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Abstract: Facies Architecture and Parasequence Stratigraphy of the Upper Cretaceous Star Point Sandstone and Blackhawk Formation, Southern Wasatch Plateau, Central Utah

DUBIEL, RUSSELL F., and MARK A. KIRSCHBAUM, U.S. Geological Survey

Lower Campanian strata in the southern Wasatch Plateau, from 1-70 north to the town of Huntington, historically have been assigned to the Star Point Sandstone and overlying Blackhawk Formation. The Star Point Sandstone, which includes the Panther Tongue and Storrs Member farther north, consists of progradationally stacked marine-shoreface sandstones that interfinger with the marine Mancos Shale to the east and with the continental to marginal-marine Blackhawk to the west. Measured outcrop sections, photomosaics, and well-log cross sections depict the depositional facies and parasequence architecture of the Star Point Sandstone. Marine parts of individual parasequences shallow and coarsen upward from offshore through shoreface to foreshore facies, whereas the non-marine parts consist of vertical successions of estuarine to continental deposits, including fluvial channels and thin to thick coals. Parasequences amalgamate as forward-stepping parasequence sets, and thin coals associated with parasequence pinchouts coalesce in a landward direction directly over shoreface units.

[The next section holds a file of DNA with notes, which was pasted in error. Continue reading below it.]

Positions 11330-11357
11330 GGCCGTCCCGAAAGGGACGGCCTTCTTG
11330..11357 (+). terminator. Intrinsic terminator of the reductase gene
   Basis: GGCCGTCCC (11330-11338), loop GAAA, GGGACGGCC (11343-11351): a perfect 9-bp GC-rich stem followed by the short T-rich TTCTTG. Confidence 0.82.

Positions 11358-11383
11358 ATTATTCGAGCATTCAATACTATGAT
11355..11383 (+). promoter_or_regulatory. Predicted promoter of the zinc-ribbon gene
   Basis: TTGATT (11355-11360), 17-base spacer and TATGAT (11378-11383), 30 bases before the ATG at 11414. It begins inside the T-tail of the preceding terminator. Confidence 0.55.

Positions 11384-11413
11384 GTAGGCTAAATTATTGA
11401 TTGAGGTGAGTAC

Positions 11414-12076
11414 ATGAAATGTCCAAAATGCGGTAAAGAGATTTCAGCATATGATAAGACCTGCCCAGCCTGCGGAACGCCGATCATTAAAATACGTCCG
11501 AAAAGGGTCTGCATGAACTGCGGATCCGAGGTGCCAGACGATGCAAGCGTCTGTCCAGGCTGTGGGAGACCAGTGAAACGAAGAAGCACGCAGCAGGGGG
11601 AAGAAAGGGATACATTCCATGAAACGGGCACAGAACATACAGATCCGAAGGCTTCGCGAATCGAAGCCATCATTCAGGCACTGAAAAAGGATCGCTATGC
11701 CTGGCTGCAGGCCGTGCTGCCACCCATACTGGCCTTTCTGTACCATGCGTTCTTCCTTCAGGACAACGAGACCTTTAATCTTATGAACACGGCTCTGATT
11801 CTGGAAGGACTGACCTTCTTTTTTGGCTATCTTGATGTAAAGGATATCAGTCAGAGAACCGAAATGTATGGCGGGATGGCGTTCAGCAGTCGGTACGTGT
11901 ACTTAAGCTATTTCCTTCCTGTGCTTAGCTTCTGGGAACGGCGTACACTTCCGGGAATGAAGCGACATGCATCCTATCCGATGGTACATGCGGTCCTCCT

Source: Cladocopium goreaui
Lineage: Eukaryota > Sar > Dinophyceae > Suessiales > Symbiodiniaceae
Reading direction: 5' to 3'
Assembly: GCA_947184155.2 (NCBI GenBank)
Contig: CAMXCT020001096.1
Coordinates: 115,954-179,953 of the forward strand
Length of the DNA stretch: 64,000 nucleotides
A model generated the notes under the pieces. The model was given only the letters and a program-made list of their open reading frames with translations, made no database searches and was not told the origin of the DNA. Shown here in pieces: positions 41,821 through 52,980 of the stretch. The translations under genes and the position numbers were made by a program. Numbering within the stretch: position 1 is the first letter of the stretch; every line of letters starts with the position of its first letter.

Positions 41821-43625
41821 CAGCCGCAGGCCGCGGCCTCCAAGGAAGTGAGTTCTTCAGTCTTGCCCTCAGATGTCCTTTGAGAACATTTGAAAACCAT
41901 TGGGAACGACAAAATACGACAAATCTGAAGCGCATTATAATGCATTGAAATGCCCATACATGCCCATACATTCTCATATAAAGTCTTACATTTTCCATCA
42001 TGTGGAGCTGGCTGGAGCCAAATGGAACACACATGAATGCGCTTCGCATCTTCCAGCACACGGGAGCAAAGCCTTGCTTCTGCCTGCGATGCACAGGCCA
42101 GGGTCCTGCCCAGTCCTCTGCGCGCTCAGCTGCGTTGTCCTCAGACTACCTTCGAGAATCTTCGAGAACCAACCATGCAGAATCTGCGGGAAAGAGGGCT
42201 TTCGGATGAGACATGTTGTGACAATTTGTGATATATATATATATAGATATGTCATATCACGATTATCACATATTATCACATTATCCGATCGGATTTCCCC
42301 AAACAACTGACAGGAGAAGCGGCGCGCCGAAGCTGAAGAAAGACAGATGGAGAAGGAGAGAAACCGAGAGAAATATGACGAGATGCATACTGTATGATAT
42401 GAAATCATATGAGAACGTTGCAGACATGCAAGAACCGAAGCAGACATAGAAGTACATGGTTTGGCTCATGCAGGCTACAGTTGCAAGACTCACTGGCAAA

Despite its formation rank, the Star Point is composed of parasequence sets similar in scale and depositional pattern to those reported for shoreface sandstones of the overlying Spring Canyon, Aberdeen, Kenilworth, Sunnyside, Grassy, and Desert Members of the Blackhawk in the northern Wasatch Plateau and the Book Cliffs. The Star Point outcrops display at least five progradationally stacked parasequence sets, each separated by a major marine flooding surface (parasequence set boundary). Thick coals developed 10 to 20 in stratigraphically above the lowermost shoreface sandstones and 10-20 km west of landward pinchouts of the subsequent parasequence sets in response to aggradation and accommodation space created during major flooding events. Modeling of the parasequence stratigraphy aids in the projection of coal trends and sandstone geometries into areas of subsurface exploration and evaluation.

AAPG Search and Discovery Article #90937©1998 AAPG Annual Convention and Exhibition, Salt Lake City, Utah